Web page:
Fish Spawning Aggregation Sites in the MBRS Region: Recommendations for monitoring and management

Heyman, W. and Requena, N. and Paz, M. and Hidalgo, H. and Fuentes, J. A. and Sosa, E. and Rhodes, K. and Kjerfve, B. (2003) Fish Spawning Aggregation Sites in the MBRS Region: Recommendations for monitoring and management. Technical Report.

[img]
Preview
PDF
Download (1788Kb)

    Abstract

    This document serves as the Final Report for the MBRS Project on the monitoring and management of spawning aggregations within the MBRS region. It is accompanied by three national reports – for Mexico, Belize, Honduras, as well as database materials, GIS maps, and a spawning aggregation monitoring protocol. Since the accompanying documents serve as backup to this document, we have intentionally kept this document short and synthesized to facilitate its utility and the implementation of the recommendations, herein. Spawning aggregations for reef fish species occur at discreet times and places (Domeier and Colin, 1997). These are critical life phases in the lives of reef fishes and generally represent all of the annual reproductive output from these species (Shapiro et al., 1993). Significant evidence exists from within Belize and other areas of the Caribbean that these sites are highly vulnerable to overfishing and aggregations of Nassau grouper, Epinephelus striatus, the beststudied species, have been extirpated in many areas (Sadovy, 1994; Sadovy and Eklund, 1999). Spawning aggregation sites for reef fishes, throughout the MBRS region are in need of immediate management and monitoring (Coleman et al., 1999). Belize has made great progress in recent years on the monitoring and management of spawning aggregations. Monitoring of these sites in Belize has been relatively comprehensive, with coordinated national assessments in January 2001, 2002, and 2003 and May 2003, plus comprehensive monitoring at Northern Glover’s Reef and at Gladden Spit. Assessments have also been completed at varying times of year at several other places. The spawning aggregations of Belize are probably the best studied in the world, and these studies can serve as guide to other monitoring efforts. Recent findings suggest that many of the spawning areas are utilized by many species for spawning, at varying times of year. Therefore, the Government of Belize has enacted legislation that places 11 of these multi-species spawning aggregation sites into marine reserves that restrict all fishing. Further legislation protects the endangered Nassau grouper completely between December and March every year. Monitoring in Belize requires further investigation of the multi-species aspects of the aggregations via monitoring many sites at varying times of year. Mexico has known of several spawning aggregation sites, and in some cases enacted monitoring and protection of them. This study, however, has expanded the known number of sites from 10 to 39, based on interviews with fishermen. Very few of these sites have been assessed and, to date, none are fully protected. Mexico appears to have infrastructure in place for comprehensive monitoring and management of spawning aggregations, particularly in Sian Ka’an, Banco Chinchorro, Xcalak, and Mahajual. In each of these locations, comprehensive assessments during January and April/May, should reveal the pattern of utilization by various species at these sites. For Honduras, the present study increases the number of suspected spawning aggregations via interviews with fishermen, though field verification is needed to corroborate information. The most important information that has been gleaned concerns a mutton snapper, Lutjanus analis, migration that takes place along the north costs from west to east in the months of October and November. Comprehensive data from Belize collected over the last 4 years and synthesized by The Nature Conservancy suggest that spawning aggregation sites, particularly those at reef promontories that jut windward into deep waters, support multi-species spawning aggregation sites that are utilized through much of the year (Heyman and Boucher unpublished manuscript). This report details how these sites can be successfully predicted using analysis of Landsat TM imagery. This report further details recommendation for the evaluation and monitoring of these sites, based on data gathered in Belize. Finally, the report offers suggestion for management of spawning aggregations. Recommendations are included within the report for the management of spawning aggregation sites and the regional harmonization of policies to protect them. We recommend that if data are available that confirm the presence of a multi-species spawning aggregation; the site should be closed to fishing year-round. We also recommend closed seasons be enacted for particularly endangered or threatened species such as Nassau grouper, Epinephelus striatus: either a closed season from December to March as enacted for Belize or a complete ban on the species as has been enacted in the state of Florida. Should total closures be politically impossible, we suggest that only handline fishing be allowed on aggregations and migration routes (no spears, traps, nets, diving, etc.). Finally, we recommend the development of economic alternatives for displaced fishers such as involvement in monitoring, management and research, ecotourism, etc. Carefully monitored ecotourism at these sites, particularly involving displaced fishers, should be explored on an experimental basis and should be carefully managed to avoid impacts to the aggregations. Via a priority setting exercise, also described herein, we have suggested an initial series of priority sites for monitoring throughout the region, based on the ecological importance, the vulnerability, and the capacity for monitoring and management at the sites. Through this exercise we have selected 1 – 4 high priority sites in each country that should undergo intensive monitoring, 2 – 10 sites per country that should undergo semi-intensive monitoring, and a remainder of sites (including new sites predicted from satellite imagery) that should undergo exploratory monitoring. These priorities might change as new data becomes available. To accomplish all of these recommendations will require close coordination between many groups, including the MBRS project, The Nature Conservancy, World Wildlife Fund for Nature, Wildlife Conservation Society, and myriad local non-government organizations, funding agencies, tour operators, fishers, and national governments in each of four MBRS countries. This coordination will include data sharing and standardization, and sharing of the burden of funding support in coordinated ways to enhance rather than duplicate existing efforts.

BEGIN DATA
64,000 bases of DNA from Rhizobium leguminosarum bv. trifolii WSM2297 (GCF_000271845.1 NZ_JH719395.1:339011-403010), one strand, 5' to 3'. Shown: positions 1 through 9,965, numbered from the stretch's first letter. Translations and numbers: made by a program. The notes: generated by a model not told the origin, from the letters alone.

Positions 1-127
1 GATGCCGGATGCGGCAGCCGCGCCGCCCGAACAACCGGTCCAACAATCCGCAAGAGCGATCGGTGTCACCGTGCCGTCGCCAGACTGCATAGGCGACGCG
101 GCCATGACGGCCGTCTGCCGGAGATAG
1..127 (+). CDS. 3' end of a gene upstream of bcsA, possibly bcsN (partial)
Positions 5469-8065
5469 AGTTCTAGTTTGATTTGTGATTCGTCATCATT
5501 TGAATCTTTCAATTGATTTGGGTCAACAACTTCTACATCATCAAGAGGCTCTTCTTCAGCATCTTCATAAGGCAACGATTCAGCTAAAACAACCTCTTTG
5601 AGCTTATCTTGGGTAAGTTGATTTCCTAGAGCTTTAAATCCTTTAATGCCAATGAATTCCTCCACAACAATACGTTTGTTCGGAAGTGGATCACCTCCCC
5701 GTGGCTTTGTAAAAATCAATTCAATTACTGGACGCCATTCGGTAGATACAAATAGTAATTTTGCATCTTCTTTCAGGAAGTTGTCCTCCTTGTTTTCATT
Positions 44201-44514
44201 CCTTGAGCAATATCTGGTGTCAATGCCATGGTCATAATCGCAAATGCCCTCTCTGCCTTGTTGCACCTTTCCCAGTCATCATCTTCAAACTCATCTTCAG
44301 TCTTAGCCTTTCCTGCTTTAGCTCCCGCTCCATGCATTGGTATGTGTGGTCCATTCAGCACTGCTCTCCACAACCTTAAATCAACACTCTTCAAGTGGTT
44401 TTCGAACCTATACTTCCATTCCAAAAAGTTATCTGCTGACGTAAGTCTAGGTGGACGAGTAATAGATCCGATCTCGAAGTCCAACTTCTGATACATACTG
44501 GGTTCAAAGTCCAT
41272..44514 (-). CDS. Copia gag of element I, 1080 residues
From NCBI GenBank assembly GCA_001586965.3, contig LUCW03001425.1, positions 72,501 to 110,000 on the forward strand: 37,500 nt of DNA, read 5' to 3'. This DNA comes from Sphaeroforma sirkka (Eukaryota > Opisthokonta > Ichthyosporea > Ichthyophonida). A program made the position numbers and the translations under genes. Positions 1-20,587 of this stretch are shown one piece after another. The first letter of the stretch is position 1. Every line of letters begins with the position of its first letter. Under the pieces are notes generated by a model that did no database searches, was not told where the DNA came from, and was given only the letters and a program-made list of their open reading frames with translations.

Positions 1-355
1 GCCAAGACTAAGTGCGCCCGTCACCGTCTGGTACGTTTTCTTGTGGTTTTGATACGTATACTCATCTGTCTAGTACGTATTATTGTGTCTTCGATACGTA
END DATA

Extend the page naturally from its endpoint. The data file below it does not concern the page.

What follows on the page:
Item Type: Technical Reports (Technical Report)
    Related URLs:
      Publisher: The Nature Conservancy
      Keywords: spawning, aggregation, MBRS, recommendations, monitoring, management
      Subjects: (A) Biodiversity > (AC) Fish > (ACB) Marine
      (H) Protected Areas > (HI) Spawning Aggregation
      Publication Sources: (3) Other Source > (3B) NGOs
      Date Deposited: 25 Nov 2010 09:55
      Last Modified: 20 Jan 2011 14:29
      URI: http://eprints.uberibz.org/id/eprint/1044

      Actions (login required)

      View Item